Two kinds of recommendations:
Common architecture:
candidate generation (reduce corpus: billions to a few 100k)
scoring (reduce corpus: few 100k to 10, system can use more complex model)
re-ranking: additional constraints (e.g. items that the user explicitly disliked / boost the score of fresher content)
Content-based filtering: use similarity between items
Collaborative filtering: similarities between queries (users) and items
Similarity metrics:
dot product
cosine similarity = dot product of normalized vectors
euclidean distance = $\lVert q-x\rVert = \sqrt{\sum_i (q_i - x_i)^2}$. When $q$ and $x$ are normalized, $q$, $x$ and $q-x$ are the sides of an equilateral triangle with lenght 1. Therefore:
$1/2\lVert q-x\rVert^2 = 1/2(q^Tq - 2q^Tx + x^Tx) = 1/2(1 - 2cos(q,x)+1)=1-cos(q,x)$
Items that appear frequently in the dataset have embeddings with larger norms. If capturing popularity is desirable, you can use dot product. In practice, you can define a variant that puts less emphasis on the norm: $\lVert q\rVert^\alpha \lVert x\rVert^\alpha \cos(q,x), \alpha \in (0,1)$
Initialization: if embeddings are initialized with a large norm, rare items (which are less frequently updated) will have a larger norms.
Simple embedding model.
Given feedback matrix $A\in \mathbb{R}^{m\times n}$ where $m$ is the number of users and $n$ the number of items:
Such that: $A\approx UV^T$
Illustration of the folding phenomenon: squares = entities, circles = items, colors = categories
Define block matrix:
$\bar{A} = \begin{pmatrix}A & F_i\\F_u & \vec{0}\end{pmatrix}$
Where $F_u$ is the user features matrix and $F_i$ is the item features matrix.
Since $A$ is sparse, we can use tf.SparseTensor(indices, values, dense_shape)
for efficient representation (only store the non-zero entries).
Initialization. Let the ratings vector $X = \sigma Z$ where each entry of $Z$ follows a standard normal distribution. We have that $X \sim \mathcal{N}(0, \sigma^2)$.
$\lVert X\rVert^2 = \sum \sigma^2 Z_i^2 \sim \sigma^2\chi^2(n)$. Expected norm: $\mathbb{E} \lVert X\rVert^2 = \sigma^2 \mathbb{E}[\chi^2(n)] = n \sigma^2$. Therefore we should init each embedding vector with $\mathbb{E} \lVert X\rVert = \sigma \sqrt{n}$.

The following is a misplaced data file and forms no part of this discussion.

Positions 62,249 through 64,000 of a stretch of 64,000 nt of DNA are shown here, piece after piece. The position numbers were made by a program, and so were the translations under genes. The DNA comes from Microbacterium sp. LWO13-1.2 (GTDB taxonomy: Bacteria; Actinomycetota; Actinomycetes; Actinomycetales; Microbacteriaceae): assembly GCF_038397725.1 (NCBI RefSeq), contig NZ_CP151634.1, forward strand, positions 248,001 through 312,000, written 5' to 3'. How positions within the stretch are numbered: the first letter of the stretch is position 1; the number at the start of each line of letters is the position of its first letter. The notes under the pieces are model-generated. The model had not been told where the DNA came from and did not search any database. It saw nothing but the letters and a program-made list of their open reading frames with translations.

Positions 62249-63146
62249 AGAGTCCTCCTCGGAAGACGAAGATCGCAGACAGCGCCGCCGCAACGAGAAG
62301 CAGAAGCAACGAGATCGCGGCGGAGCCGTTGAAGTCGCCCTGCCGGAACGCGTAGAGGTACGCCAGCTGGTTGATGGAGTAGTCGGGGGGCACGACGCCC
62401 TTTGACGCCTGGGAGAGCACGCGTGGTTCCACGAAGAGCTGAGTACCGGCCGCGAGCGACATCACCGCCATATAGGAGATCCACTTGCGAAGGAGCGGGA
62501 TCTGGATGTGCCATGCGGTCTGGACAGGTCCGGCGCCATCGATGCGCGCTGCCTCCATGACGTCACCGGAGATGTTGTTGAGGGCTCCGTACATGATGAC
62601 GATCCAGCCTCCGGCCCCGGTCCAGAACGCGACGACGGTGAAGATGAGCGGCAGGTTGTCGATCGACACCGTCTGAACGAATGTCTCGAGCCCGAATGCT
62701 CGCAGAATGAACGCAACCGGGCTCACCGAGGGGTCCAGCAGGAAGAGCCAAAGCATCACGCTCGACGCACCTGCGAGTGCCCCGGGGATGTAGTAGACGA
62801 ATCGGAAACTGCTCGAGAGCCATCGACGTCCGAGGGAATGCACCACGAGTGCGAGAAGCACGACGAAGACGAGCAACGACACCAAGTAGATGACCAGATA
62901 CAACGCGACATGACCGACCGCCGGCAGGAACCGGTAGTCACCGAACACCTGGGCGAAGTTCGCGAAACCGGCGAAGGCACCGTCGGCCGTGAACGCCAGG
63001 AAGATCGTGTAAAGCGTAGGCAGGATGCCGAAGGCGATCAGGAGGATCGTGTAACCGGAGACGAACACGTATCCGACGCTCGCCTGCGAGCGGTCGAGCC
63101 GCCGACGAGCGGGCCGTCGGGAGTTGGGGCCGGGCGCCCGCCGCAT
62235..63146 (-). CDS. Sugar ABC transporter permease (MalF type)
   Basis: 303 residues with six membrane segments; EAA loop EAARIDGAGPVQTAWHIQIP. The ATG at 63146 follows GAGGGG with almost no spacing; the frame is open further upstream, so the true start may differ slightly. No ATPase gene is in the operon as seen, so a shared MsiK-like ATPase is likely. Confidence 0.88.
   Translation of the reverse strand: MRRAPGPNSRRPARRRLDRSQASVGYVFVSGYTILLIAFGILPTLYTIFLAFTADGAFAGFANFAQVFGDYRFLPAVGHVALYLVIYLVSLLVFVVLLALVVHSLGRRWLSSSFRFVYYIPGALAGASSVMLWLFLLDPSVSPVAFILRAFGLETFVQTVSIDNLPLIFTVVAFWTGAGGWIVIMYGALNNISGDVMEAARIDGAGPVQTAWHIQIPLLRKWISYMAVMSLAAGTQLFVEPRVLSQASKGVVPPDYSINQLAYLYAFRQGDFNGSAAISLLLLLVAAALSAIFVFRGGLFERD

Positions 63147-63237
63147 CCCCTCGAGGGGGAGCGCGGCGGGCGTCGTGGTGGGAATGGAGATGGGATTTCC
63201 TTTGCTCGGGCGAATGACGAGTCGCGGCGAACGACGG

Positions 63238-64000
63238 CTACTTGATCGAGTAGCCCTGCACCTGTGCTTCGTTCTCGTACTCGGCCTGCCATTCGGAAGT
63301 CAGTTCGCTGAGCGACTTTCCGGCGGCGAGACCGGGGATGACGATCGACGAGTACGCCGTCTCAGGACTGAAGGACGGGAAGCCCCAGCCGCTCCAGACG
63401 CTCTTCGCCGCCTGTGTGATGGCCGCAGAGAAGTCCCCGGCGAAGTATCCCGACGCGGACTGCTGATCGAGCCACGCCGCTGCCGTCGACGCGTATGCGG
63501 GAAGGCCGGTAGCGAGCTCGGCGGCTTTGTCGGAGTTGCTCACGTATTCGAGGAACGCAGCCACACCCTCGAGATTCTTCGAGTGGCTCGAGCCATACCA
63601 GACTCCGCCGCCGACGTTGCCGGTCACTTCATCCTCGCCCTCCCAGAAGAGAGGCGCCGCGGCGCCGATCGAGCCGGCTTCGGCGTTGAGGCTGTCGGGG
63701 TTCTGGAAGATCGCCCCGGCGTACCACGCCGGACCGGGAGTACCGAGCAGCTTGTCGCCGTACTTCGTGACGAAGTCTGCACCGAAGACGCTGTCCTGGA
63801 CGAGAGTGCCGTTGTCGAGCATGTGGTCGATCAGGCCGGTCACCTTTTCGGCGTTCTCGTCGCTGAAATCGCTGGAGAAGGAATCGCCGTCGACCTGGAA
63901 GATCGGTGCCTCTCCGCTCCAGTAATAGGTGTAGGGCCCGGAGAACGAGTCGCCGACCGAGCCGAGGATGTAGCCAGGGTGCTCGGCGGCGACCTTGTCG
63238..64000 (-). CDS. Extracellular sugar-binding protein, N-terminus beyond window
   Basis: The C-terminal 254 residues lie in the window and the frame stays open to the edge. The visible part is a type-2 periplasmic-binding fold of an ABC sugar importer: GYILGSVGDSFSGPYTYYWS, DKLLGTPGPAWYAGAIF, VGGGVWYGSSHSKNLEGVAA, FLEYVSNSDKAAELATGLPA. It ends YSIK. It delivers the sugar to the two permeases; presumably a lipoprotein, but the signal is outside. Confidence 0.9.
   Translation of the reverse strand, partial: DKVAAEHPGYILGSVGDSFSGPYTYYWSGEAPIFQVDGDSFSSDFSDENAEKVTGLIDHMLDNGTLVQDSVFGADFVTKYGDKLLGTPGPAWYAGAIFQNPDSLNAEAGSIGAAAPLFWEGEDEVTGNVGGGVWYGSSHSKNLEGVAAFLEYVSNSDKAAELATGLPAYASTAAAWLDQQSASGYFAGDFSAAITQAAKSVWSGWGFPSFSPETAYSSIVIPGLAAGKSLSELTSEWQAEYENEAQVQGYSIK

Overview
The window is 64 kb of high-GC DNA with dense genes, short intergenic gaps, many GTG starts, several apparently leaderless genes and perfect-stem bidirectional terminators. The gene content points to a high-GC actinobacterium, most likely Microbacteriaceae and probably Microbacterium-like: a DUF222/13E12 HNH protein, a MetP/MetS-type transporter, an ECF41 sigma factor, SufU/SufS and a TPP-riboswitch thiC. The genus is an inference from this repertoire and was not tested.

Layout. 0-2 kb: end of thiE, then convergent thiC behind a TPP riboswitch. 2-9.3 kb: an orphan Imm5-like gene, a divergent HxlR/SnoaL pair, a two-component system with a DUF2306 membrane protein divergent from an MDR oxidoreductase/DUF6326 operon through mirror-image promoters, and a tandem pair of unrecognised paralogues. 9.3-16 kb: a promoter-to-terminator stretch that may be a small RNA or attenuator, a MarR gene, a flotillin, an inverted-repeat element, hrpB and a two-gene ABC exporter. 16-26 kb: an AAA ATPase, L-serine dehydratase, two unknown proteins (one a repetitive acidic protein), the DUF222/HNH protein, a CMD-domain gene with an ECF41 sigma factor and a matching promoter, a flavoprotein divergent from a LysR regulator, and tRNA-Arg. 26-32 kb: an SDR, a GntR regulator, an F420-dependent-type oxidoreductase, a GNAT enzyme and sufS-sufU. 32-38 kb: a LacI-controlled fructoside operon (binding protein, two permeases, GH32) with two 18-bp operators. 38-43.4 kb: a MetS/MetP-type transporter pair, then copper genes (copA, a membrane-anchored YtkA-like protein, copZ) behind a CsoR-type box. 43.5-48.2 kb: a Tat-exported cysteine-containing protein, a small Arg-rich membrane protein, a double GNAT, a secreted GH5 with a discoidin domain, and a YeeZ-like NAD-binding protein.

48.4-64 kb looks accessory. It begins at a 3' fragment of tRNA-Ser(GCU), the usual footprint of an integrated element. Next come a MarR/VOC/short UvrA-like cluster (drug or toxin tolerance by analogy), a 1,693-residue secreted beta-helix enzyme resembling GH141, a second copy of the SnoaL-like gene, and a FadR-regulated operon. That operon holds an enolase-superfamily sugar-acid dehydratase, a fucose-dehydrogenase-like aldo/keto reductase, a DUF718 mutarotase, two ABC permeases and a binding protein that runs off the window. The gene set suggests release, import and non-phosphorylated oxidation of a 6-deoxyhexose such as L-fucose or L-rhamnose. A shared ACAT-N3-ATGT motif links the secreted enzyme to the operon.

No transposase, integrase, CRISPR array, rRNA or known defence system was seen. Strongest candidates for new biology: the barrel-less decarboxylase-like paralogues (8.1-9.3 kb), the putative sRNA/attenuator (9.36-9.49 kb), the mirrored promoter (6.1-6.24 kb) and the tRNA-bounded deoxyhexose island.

Multiclass prediction problem using softmax model:
input is user query:
dense features: watch time, time since last watch
sparse features: watch history, country
output is probability vector over corpus of items, representing the probability of interacting with the item (e.g. click or watch probability)
Use two-tower neural net:
* one NN maps query featuers to query embedding
* one NN maps item features to item embedding
* output is the dot product of the two
This is a nearest neighbors problem. Return top $k$ items according to similarity score.
For large-scale retrieval, you can:
precompute the scores offline
Recommendation system may have multiple candidate generation models
model combines candidates, scores them and ranks them accordingly
why not let the candidate generator score?
scores of different candidate generation models might not be comparable
with a smaller pool of candidates, scoring model can afford to use more features and parameters and thus better capture context
objective functions:
maximize click rate: system recommends click-bait. Poor user experience and user's interest may quickly fade.
maximize watch time: system recommends very long videos. Poor user experience. Multiple short watches can be just as good as one long watch.
increase diversity and maximize session watch time: recommend shorter videos, but ones that are more likely to increase engagement.
positional bias: items that appear lower on the screen are less likely to be clicked.
freshness:
re-run training (warm start) as often as possible
new users: average a cluster of embeddings based on user features or use a neural net that takes user features as input
add document age as a feature
diversity (lack of diversity causes boring user experience):
train multiple candidate generators using different sources
train multiple rankers using different objective functions
re-rank items based on genre or metadata
fairness:
track metrics for each demographics to watch for biases
make separate models for underserved groups